ALS and FTD Novel Small Molecule Therapy Receives Fast Track SBIR Grant


Amyotrophic lateral sclerosis (ALS) and frontotemporal dementia (FTD) novel small molecule therapy, AS2015, has been granted SBIR Fast-Track grant.

Today, AcuraStem announced that its amyotrophic lateral sclerosis (ALS) and frontotemporal dementia (FTD) novel small molecule therapy, AS2015, has been granted a 3.7-million-dollar Small Business Innovation Research (SBIR) Fast-Track grant by the National Institute of Neurological Disorders and Stroke (NINDS) to continue research for the treatment’s development.

“The team at AcuraStem is grateful for this grant as it will allow us to progress more rapidly toward a treatment, and set us on a path toward a cure for ALS,” stated AcuraStem president and cofounder Justin Ichida, PhD, in a recent statement. “The award is intended to facilitate the advancement of a new drug candidate for ALS leveraging patient neurons and engaging an entirely new target that focuses on the endosomal trafficking pathway.”

ALS is a rare nervous system disease characterized by weakening muscles and limiting physical function. FTD are a group of disorders characterized by damage to the brain’s frontal and temporal lobes, which cause forms of dementia. Both ALS and FTD are caused by expansion repeats in the gene C9ORF72.

“ALS affects people when they’re in the prime of their lives,” commented Qing Liu, PhD, AcuraStem CSO and co-Founder. “Traditionally, scientists have only been able to study a small population of ALS patients, relying heavily on animal models. This explains why there are no effective treatments for this disease, and why the available drugs only extend a patient’s life by a few months. We are disrupting this approach.”

The Fast Track SBIR grant assists in supporting AcuraStem’s integrated drug discovery approach, which seeks to leverage the induced motor neuron cellular models developed at AcuraStem Dr Ichida's lab at the University of Southern California (USC).

The NINDS SBIR program aims to assist researchers in commercializing early-stage scientific innovations. A beneficial feature of small-molecule drugs is that they treat neurodegenerative diseases, are easier to administer to patients, are often less expensive, and more easily penetrate the blood brain barrier.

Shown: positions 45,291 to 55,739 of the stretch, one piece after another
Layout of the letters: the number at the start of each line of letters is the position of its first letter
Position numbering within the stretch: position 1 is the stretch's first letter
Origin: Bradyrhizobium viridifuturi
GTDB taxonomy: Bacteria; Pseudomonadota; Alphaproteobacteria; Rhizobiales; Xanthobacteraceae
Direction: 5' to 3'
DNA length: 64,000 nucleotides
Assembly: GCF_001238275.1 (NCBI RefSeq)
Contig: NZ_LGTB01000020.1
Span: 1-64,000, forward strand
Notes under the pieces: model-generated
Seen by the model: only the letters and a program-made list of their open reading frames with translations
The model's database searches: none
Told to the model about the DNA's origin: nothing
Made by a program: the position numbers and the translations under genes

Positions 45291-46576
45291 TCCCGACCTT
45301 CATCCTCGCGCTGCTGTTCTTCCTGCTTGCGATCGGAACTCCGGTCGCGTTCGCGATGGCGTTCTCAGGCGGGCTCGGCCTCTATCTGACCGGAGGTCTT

The program is believed to be important in leveraging relevant human disease and toxicity models as early as possible during the preclinical drug discovery phases since small molecule drug approval is marred with hundreds to thousands of failed programs

iNeuroRx, AcuraStem’s innovative precision platform, uses nerve cells obtained directly from patient stem cells in conjunction with artificial intelligence to forecast drug efficacy. The technology is drastically changing patient outcomes.

The platform helps patients and clinicians assess disease progression and assess existing approved therapeutics to determine the most efficacious treatments to assist in slowing the progression of ALS. The platform also provides research scientists to utilize artificial intelligence analysis in combination with stem cell biology to accurately forecast personalized cures.

“AcuraStem’s objective is to advance a therapeutic portfolio to the clinic to treat ALS patients where limited therapies currently exist,” added Sam Alworth, AcuraStem’s CEO and co-Founder. “AS-1 is our lead program, and we are initiating multiple ALS therapeutic programs aimed at targeting the endosomal trafficking pathway in neurons.”

Related Videos
Signs and Symptoms of Connective Tissue Disease
How Gene and Cell Therapy Is Developing in Dermatology
Joyce Teng, MD, PhD, discusses how therapeutic advances in fields like epidermolysis bullosa should progress treatment discourse in other rare dermatoses.
The Prospect of Pz-cel in RDEB Treatment, with Peter Marinkovich, MD
Comparing New Therapies for Dystrophic Epidermolysis Bullosa
Reviewing 2023 with FDA Commissioner Robert M. Califf, MD
Dunia Hatabah, MD | Image Credit: HCPLive
Ricky Safer: What Clinicians Need to Know About PSC
Ryan T. Fischer, MD: Long-Term Odevixibat Benefit for Alagille Syndrome
Saeed Mohammad, MD: IBAT Inhibitors for Cholestatic Disease
© 2024 MJH Life Sciences

All rights reserved.